ILO Tripartite Conference to Combat Forced Labour, Human Trafficking and Slavery in Africa
A first regional policy consultation process to share best practices, strengthen advocacy and advise on a way forward to combat forced labour and human trafficking in Africa.
Poverty and tradition are the major causes of Forced Labour in Africa, with unscrupulous employers and low state capacity or regulatory failure. Coercion and exploitation remain a fundamental part of today’s life. There is a real danger of this situation worsening.
Most countries in Africa have ratified the ILO Forced Labour Convention (No.29), the Abolition of Forced Labour Convention (No. 105), the Slavery Conventions, the Convention on the Abolition of the Worst Forms of Child Labour (No. 182).
The ILO’s Special Action Programme on Forced Labour (SAP-FL) and its International Programme on the Elimination of Child Labour (IPEC) seek to assess the state of knowledge on forced labour (FL), human trafficking (THB) and slavery in Africa, as a background to the Lusaka conference that will examine best practices and suggest a way forward in the continent’s fight against these scourges.
Forced labour received less attention in Africa, partly because of challenges in collecting reliable information about the extent and nature of the problem.
Serious abuses have been reported in a number of countries and rising concern about forced labour and human trafficking has led to tougher national laws in recent years as well as action at regional level.
Forced labour in Africa can reflect long-standing patterns of discrimination against vulnerable groups, sometimes linked to the historical legacy of slavery. Also at risk are people in areas of conflict, with the plight of child soldiers an extreme case. Moreover, there is trafficking of people for labour and sexual exploitation, both within and across African countries and to Europe, North America and the Middle East. Women are especially affected
While legislation against forced labour often is in place, it is still not sufficiently applied. However. African countries are more and more adopting a tougher legislation which is criminalizing and penalizing slavery and human trafficking.
Almost 21 million people are victims of forced labour – 11.4 million women and girls and 9.5 million men and boys.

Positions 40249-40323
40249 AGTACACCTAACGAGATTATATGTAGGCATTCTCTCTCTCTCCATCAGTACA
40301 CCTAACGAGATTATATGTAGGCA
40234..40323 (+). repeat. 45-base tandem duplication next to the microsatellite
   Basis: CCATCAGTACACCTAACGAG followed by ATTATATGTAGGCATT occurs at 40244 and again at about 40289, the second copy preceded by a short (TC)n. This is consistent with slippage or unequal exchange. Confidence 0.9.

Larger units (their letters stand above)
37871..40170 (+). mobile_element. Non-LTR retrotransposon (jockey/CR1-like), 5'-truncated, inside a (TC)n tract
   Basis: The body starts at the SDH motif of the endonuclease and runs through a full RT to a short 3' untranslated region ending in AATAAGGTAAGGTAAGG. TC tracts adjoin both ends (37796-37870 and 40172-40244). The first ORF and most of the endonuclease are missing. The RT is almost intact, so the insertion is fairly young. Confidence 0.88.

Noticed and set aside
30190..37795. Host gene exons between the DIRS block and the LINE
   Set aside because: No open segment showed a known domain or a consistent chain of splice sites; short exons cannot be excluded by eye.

Out of these almost 21 million people – 3.7 million in Africa – continue to live in situations of forced labour today; to work under extreme coercion, largely in the informal and illegal economy.
In terms of prevalence, it is suggested that four in every 1000 Africans may find themselves in situations of forced labour at any given time.
90% of Forced Labour is extracted by individuals or enterprises, as compared to only 10% by political authorities.
One in five victims are believed to be exploited for their sexual labour, and women and girls are said to make up 55% of victims.
Under-18s represent a quarter of Forced Labour victims, and in recent decades there has been an enormous increase in attention to apparent ‘child victims of trafficking’.
More generally, migrants account for a little over 40% of all Forced Labour victims.
In total, billions of dollars are said to be lost both to the world and the continental economy, as wages due to coerced labourers go unpaid.
To assess the contemporary state of knowledge regarding Forced Labour, Human Trafficking and slavery in Africa, as well as to examine efforts to eradicate them.
To share experiences, good practices and lessons learnt regarding prevention, protection and prosecution
To facilitate a holistic discussion on the legal, practical and technical modalities needed to form an effective and coordinated strategy to prevent and combat forced labour and human trafficking in Africa.
To gather and share better information and data that can help spur the drive against forced labour and trafficking in Africa.
To provide recommendations that can form the basis for a plan of action for Africa.